I fell asleep that night looking forward to getting home, but still thinking about the cycling route ahead.

Day 46 – August 4: Nickerson, KS to Larned, KS, a lonely 58-mile stretch of road

Distance: 59 miles
Total distance: 1,950 miles
Distance from Yorktown, VA to home: 4,494 miles
Approximate elevation gain: 100 feet
Weather: 98 degrees, sunny

I left Hedrick’s Bed and Breakfast at 7:30 AM and rode to the only business Kathy said would be open at that hour, a gas station mini-mart. I stood in the parking lot and had an egg and ham sandwich that had been resting on the food heater and an orange juice.

As a few pickup trucks pulled in, I ate half of the sandwich and threw the rest away. Some of the men asked where I was headed. We briefly chatted and they wished me good luck. The sun was shining.

I stocked up on extra water as there would be a 58-mile stretch with no services. It turned out to be the straightest, longest and most desolate road I had ridden. It was flat with a few homes. I saw only a few semi-trucks and white service trucks all day.

A large section of the road was a poor surface, paved but rougher than usual. There were thousands of acres of crops, and pastureland with cattle. I passed through the Quivira National Wildlife Refuge. It was a marshy area with scenic vistas, but I saw no animals or people.

I pedaled and the land unrolled like a big green carpet. After a while the cattle all seemed like props.

The scene repeated itself: I’d ride by a group of cows and say, “Hey cow, hey cow,” and all of their heads would turn in my direction. Then more pasture and crops. Mercifully, the clouds blocked the sun for part of the way.

I arrived in Larned, population 4,236, in the heat of the day. I stopped at the first store I thought would sell something cold to drink.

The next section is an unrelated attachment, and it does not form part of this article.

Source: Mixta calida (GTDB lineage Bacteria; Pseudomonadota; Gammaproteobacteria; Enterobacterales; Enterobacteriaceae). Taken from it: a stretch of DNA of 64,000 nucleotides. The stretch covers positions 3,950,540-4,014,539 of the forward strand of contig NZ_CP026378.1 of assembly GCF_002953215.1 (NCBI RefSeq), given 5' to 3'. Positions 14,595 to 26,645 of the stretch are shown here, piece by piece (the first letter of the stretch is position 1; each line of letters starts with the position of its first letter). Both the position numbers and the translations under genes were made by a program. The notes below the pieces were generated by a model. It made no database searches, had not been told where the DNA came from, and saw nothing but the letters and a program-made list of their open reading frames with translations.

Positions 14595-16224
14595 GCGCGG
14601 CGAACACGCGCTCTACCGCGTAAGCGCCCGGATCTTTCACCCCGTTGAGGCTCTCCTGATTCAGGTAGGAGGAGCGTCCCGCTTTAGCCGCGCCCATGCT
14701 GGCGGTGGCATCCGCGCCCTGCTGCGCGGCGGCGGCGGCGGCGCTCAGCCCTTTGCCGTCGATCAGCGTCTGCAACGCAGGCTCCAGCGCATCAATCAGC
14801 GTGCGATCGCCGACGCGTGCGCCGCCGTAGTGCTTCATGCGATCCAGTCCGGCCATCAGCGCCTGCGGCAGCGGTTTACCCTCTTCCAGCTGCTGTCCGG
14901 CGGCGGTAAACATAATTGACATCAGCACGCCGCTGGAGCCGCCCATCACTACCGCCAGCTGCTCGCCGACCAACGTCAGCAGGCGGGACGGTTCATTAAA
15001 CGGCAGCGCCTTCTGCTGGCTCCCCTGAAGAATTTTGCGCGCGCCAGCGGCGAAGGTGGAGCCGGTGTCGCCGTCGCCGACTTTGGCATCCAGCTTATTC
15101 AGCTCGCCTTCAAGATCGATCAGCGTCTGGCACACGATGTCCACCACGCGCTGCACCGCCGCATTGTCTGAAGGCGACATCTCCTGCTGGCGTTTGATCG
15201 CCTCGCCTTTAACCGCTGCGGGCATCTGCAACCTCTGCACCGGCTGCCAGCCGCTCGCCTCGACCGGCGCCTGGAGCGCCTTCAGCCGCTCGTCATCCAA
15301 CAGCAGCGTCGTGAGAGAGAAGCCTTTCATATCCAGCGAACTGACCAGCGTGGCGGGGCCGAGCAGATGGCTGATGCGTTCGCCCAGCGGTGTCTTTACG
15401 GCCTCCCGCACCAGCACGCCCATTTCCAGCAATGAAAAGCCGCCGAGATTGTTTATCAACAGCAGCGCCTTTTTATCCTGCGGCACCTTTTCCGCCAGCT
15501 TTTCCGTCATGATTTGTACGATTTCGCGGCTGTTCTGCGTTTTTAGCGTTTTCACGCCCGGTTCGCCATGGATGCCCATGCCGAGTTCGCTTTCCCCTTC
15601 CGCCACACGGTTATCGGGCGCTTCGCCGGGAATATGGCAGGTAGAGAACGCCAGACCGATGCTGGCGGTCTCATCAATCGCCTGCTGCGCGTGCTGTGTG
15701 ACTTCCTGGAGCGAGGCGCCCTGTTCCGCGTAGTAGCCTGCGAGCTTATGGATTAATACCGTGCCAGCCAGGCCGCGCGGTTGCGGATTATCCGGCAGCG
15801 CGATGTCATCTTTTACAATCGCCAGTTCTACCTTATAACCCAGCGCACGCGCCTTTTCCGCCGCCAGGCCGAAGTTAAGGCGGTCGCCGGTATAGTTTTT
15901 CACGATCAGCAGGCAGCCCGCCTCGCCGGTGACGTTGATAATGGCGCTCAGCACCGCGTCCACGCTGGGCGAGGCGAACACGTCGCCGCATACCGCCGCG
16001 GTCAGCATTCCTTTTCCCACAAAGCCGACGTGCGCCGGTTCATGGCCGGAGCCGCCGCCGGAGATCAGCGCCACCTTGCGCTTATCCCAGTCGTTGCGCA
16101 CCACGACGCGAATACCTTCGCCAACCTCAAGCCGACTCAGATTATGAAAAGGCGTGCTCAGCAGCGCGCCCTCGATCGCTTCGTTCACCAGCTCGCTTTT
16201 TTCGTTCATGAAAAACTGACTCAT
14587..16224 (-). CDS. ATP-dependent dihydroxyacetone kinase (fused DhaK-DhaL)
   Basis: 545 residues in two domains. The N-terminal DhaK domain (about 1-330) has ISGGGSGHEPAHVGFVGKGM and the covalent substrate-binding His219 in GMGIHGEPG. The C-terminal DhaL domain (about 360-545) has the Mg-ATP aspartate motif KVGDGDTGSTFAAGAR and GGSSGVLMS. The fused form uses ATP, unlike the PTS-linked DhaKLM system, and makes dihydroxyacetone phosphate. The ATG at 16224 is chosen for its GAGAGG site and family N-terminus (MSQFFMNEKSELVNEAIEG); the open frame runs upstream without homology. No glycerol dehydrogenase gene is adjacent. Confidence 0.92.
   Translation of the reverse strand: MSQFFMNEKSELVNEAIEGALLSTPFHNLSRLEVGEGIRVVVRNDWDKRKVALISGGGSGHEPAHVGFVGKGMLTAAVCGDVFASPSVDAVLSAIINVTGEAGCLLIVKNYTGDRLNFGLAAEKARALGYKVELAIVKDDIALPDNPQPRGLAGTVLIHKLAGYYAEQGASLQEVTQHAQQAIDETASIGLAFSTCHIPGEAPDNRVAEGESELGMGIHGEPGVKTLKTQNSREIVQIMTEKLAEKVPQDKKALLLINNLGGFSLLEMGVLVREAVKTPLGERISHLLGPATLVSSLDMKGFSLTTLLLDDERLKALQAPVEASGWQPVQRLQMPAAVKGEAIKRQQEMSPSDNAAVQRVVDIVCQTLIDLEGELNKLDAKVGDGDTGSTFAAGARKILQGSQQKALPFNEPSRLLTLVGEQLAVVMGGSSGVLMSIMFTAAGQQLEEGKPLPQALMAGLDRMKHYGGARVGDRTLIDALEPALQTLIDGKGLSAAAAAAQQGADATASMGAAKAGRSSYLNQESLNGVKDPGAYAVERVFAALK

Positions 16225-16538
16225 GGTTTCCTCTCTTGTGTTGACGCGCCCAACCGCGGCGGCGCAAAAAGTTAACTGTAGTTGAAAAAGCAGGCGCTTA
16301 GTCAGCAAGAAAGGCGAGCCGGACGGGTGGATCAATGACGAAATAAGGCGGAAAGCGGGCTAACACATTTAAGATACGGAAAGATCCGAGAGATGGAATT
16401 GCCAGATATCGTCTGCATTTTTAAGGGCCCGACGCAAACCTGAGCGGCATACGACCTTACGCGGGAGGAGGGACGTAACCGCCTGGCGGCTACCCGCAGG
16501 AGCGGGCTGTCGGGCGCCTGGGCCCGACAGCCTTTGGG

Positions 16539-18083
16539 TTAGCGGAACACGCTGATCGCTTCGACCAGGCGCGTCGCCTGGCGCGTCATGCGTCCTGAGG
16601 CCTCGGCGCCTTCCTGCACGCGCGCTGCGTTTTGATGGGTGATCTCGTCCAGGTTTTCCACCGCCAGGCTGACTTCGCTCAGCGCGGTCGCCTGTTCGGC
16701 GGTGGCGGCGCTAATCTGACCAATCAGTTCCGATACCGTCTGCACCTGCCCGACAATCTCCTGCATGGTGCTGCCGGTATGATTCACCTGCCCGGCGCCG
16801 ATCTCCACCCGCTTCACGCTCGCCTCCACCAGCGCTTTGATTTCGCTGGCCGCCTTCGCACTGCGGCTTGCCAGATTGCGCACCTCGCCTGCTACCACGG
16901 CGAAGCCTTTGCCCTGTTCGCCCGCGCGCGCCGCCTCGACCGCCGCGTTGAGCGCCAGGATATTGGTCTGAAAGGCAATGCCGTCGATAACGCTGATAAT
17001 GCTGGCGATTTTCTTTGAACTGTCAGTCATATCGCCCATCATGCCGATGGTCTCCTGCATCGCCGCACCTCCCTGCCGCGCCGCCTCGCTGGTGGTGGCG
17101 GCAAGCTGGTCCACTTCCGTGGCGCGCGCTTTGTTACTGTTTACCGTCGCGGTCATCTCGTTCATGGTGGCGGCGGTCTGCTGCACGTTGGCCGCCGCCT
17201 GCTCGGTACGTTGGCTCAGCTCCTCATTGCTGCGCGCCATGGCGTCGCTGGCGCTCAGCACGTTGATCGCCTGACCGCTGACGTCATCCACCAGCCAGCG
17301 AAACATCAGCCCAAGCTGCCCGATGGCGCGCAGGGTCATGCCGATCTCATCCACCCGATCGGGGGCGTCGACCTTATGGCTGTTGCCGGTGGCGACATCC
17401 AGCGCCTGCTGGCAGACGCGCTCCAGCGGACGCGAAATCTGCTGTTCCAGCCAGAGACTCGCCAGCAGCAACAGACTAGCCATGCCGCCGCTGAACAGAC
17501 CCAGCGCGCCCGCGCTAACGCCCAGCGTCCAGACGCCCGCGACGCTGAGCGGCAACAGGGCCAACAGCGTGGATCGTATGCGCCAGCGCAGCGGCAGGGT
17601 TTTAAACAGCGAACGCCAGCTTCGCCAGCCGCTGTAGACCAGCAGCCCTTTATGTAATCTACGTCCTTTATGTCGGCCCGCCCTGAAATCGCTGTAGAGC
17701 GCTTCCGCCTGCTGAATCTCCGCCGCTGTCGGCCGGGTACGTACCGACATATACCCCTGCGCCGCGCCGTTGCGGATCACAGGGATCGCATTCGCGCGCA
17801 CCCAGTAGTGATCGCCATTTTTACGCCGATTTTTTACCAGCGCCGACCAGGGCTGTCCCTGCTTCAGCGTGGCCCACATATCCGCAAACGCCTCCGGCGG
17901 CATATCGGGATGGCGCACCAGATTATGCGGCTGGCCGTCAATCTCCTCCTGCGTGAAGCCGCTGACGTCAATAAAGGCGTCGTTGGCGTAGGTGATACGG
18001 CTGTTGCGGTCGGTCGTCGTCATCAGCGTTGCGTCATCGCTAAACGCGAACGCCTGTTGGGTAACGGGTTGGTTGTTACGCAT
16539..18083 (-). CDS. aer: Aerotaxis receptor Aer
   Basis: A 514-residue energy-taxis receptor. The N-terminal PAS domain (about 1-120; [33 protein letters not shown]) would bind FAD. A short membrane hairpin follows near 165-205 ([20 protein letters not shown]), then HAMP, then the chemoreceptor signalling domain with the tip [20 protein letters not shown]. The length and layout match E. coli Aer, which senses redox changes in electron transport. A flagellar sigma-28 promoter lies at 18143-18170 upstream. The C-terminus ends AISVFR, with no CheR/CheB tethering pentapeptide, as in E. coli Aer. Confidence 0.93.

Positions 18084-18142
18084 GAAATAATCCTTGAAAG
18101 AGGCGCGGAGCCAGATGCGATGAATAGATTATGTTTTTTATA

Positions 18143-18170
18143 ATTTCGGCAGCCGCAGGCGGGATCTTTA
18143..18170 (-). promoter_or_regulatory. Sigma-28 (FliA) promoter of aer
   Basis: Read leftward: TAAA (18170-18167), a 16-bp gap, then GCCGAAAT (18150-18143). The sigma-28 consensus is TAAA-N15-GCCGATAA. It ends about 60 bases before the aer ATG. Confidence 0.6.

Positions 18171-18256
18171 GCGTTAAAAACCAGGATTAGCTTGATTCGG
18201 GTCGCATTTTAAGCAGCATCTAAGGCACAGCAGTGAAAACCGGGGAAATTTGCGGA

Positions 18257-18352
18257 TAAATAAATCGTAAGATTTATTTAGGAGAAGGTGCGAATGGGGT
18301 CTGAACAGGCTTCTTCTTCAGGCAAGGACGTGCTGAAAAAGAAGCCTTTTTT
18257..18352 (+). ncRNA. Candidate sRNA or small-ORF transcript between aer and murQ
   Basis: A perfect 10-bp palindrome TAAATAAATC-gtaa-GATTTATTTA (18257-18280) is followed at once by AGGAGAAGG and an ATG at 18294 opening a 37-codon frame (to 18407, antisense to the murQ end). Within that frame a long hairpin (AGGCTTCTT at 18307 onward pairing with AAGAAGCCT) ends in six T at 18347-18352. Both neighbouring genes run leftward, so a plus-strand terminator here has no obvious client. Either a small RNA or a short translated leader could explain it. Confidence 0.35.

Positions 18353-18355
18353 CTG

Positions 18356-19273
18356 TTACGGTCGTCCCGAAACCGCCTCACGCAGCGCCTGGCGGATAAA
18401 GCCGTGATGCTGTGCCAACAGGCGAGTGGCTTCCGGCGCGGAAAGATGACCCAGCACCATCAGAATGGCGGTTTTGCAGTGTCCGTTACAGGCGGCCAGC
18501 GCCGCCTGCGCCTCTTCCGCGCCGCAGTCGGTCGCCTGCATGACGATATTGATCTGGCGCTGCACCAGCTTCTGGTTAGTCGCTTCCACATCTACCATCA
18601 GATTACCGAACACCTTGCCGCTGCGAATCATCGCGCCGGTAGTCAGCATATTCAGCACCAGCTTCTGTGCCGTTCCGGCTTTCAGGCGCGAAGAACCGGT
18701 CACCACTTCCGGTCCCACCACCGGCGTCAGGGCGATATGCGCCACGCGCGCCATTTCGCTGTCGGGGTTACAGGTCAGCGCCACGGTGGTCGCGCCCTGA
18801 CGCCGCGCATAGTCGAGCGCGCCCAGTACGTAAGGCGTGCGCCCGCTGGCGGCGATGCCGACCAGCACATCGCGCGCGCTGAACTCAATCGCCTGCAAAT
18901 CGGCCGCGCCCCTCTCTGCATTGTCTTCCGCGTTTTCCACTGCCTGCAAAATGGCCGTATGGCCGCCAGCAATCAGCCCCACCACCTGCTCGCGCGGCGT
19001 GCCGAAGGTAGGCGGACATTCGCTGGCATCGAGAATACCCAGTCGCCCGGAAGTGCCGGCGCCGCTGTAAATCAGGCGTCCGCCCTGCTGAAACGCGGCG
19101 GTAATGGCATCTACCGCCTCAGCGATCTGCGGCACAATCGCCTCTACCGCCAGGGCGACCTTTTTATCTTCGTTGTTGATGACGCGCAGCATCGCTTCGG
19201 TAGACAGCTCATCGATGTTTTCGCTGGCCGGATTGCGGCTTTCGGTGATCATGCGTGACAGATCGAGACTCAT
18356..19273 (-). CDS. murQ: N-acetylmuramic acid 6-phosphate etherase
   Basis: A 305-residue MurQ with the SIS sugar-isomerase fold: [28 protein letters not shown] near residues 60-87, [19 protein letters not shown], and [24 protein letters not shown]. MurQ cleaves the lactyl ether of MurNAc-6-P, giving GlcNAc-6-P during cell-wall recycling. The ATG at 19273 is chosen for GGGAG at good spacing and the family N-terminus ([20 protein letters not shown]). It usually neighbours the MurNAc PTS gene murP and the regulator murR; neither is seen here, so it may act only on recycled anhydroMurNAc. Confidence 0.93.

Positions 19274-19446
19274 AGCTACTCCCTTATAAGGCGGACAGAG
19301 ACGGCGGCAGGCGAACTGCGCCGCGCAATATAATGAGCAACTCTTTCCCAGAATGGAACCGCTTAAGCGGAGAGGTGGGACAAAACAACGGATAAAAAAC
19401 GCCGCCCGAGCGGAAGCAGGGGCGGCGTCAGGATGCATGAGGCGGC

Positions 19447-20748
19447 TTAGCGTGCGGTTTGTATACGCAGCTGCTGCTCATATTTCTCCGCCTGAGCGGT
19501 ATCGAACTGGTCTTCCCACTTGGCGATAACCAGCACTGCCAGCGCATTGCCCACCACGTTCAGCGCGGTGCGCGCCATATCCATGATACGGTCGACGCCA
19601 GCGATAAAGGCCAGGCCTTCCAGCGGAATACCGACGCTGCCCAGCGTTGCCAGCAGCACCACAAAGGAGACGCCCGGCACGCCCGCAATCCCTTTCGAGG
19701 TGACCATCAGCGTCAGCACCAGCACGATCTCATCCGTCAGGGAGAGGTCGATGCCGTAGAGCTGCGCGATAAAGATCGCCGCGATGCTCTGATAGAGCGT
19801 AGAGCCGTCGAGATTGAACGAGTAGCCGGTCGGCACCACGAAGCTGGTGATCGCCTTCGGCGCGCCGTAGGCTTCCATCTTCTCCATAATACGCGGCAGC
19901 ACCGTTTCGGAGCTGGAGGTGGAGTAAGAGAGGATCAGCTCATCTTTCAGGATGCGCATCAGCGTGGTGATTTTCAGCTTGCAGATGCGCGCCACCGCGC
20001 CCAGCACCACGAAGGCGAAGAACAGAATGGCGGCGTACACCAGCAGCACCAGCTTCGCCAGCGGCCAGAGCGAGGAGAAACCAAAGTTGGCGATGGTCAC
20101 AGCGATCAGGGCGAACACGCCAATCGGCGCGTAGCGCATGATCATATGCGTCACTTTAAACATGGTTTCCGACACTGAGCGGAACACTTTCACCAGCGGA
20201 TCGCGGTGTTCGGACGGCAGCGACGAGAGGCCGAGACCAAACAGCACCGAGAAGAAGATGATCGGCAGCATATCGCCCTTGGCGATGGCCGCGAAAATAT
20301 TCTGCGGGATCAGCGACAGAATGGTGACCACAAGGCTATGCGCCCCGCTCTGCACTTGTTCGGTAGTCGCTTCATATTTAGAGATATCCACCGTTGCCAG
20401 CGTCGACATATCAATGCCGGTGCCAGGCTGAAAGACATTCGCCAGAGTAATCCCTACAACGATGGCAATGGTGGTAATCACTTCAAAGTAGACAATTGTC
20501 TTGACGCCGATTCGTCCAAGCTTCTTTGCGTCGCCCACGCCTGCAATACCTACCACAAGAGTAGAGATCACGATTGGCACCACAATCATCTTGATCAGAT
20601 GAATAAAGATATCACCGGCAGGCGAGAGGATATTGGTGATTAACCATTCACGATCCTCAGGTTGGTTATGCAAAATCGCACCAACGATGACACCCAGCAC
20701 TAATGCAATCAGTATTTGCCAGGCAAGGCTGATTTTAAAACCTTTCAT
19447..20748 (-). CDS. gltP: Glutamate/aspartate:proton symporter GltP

The woman behind the counter looked in her late sixties and said, “You look like you really need this. Do you want to open it right here?”

“No thanks, I’m fine. I can wait until I get outside.”

I sat on the sidewalk in front of the store in the shade, next to rows of barbecues and rocking chairs, and drank two bottles of soda pop. A few people drove by and stared.

I called a couple of motels, mentioned I was on a bicycle, and chose the one where the woman offered me a discount. The room was clean and comfortable and I settled in.

There were no trees nearby so the cicadas didn’t sing to me that night, but when the air conditioning kicked on it made quite a roar.

The most desolate road I had ridden so far

Day 45 – August 3: Newton, KS to Nickerson, KS, zebras and camels

Distance: 52 miles
Total distance: 1,891 miles
Distance from Yorktown, VA to home: 4,494 miles
Approximate elevation gain: 100 feet
Weather: 106 degrees, sunny

I left the motel at 8:00 AM. The forecast for a headwind was right and pedaling was more of a chore. Virginia and Kentucky have hills and Kansas has the wind.

I stopped in Buhler, population 1,358, for a quick lunch. I sat on a creaky wooden bench outside a small food store. A woman walked up and asked how far I was going. When I told her Seattle, Washington, she drew a breath and said, “God bless.”

I was about five miles from Nickerson and stopped for a break. Again, the heat was too much. I walked off the shoulder, down a small embankment, and laid down in the shade. Cars driving by could barely see me, but I thought it was a more concealed spot than the last time I laid on the side of the road.

Ten minutes later a young woman pulled over, got out of her car and asked if I was okay. I thanked her, but she stayed a few minutes — I think to make sure I was okay.

I arrived in Nickerson, population 1,194, under a broiling sun. The official high temperature for the day was 106, though it didn’t feel as hot as the day before.

The first business I saw was a do-it-yourself car wash with a soda pop machine outside. I stumbled on the sidewalk, as I was a little light-headed, and bought a cold drink. I sat on the concrete in the shade of the car wash bay. There were no customers.

The grocery store was around the corner, so I went there for a little food and something cold to drink besides soda pop. I sat on the pavement against the building on the shaded side and drank almost a 1/2 gallon of orange juice. A few people walked by and nodded.